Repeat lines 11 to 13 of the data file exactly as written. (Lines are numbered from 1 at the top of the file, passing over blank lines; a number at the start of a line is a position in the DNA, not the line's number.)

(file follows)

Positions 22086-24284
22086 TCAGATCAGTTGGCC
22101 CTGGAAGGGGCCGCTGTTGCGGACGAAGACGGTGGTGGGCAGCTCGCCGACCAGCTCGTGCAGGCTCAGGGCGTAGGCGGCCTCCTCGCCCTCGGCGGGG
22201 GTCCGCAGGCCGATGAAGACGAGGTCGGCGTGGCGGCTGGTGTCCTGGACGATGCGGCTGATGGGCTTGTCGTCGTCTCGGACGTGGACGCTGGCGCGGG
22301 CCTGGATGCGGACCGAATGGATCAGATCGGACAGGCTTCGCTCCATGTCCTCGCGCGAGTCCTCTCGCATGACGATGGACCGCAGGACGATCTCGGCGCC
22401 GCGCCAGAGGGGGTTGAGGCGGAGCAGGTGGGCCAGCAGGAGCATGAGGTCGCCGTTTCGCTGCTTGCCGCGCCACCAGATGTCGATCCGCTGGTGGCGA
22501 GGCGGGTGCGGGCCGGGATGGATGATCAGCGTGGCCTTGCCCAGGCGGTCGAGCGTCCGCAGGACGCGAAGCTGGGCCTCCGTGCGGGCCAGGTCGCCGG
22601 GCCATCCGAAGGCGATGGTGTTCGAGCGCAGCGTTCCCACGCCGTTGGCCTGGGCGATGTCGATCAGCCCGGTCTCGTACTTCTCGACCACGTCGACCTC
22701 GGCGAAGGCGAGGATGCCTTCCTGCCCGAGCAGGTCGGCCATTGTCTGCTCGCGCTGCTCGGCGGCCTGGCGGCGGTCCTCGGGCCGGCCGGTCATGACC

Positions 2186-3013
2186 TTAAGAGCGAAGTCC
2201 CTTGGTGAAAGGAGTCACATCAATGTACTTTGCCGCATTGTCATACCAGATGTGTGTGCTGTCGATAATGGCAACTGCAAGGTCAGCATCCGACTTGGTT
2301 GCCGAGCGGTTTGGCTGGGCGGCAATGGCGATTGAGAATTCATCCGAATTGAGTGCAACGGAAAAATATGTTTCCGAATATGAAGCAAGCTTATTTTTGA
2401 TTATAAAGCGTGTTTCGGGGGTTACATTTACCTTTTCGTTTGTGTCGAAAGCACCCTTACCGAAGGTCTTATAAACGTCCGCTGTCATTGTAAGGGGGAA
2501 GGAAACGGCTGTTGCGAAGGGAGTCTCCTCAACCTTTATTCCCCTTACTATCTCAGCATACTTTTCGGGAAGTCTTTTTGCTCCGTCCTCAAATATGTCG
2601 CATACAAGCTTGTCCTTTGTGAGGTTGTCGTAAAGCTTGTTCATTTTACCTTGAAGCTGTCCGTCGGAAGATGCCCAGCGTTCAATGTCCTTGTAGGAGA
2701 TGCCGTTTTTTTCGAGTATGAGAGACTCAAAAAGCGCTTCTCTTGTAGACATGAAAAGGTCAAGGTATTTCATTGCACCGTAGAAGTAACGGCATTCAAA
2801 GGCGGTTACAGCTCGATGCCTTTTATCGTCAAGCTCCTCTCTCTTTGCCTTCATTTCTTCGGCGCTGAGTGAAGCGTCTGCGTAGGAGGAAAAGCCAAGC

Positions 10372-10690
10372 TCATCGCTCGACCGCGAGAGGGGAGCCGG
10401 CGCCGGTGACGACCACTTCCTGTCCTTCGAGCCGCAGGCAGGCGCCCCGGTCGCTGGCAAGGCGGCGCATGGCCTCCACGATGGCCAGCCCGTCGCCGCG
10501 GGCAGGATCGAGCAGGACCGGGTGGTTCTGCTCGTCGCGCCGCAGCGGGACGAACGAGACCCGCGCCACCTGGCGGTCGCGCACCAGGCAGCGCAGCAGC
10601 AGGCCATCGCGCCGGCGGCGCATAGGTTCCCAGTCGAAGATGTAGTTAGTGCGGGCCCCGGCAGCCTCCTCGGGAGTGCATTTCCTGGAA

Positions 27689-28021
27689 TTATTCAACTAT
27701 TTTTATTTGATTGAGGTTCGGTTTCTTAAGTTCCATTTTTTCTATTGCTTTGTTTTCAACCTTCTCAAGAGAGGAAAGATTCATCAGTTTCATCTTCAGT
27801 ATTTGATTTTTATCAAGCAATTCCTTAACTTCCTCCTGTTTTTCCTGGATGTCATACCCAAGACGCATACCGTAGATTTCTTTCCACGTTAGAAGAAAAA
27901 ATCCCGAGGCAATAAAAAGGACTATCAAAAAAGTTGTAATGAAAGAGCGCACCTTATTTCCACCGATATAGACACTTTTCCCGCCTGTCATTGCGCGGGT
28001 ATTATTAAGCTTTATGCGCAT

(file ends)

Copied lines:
2186 TTAAGAGCGAAGTCC
2201 CTTGGTGAAAGGAGTCACATCAATGTACTTTGCCGCATTGTCATACCAGATGTGTGTGCTGTCGATAATGGCAACTGCAAGGTCAGCATCCGACTTGGTT
2301 GCCGAGCGGTTTGGCTGGGCGGCAATGGCGATTGAGAATTCATCCGAATTGAGTGCAACGGAAAAATATGTTTCCGAATATGAAGCAAGCTTATTTTTGA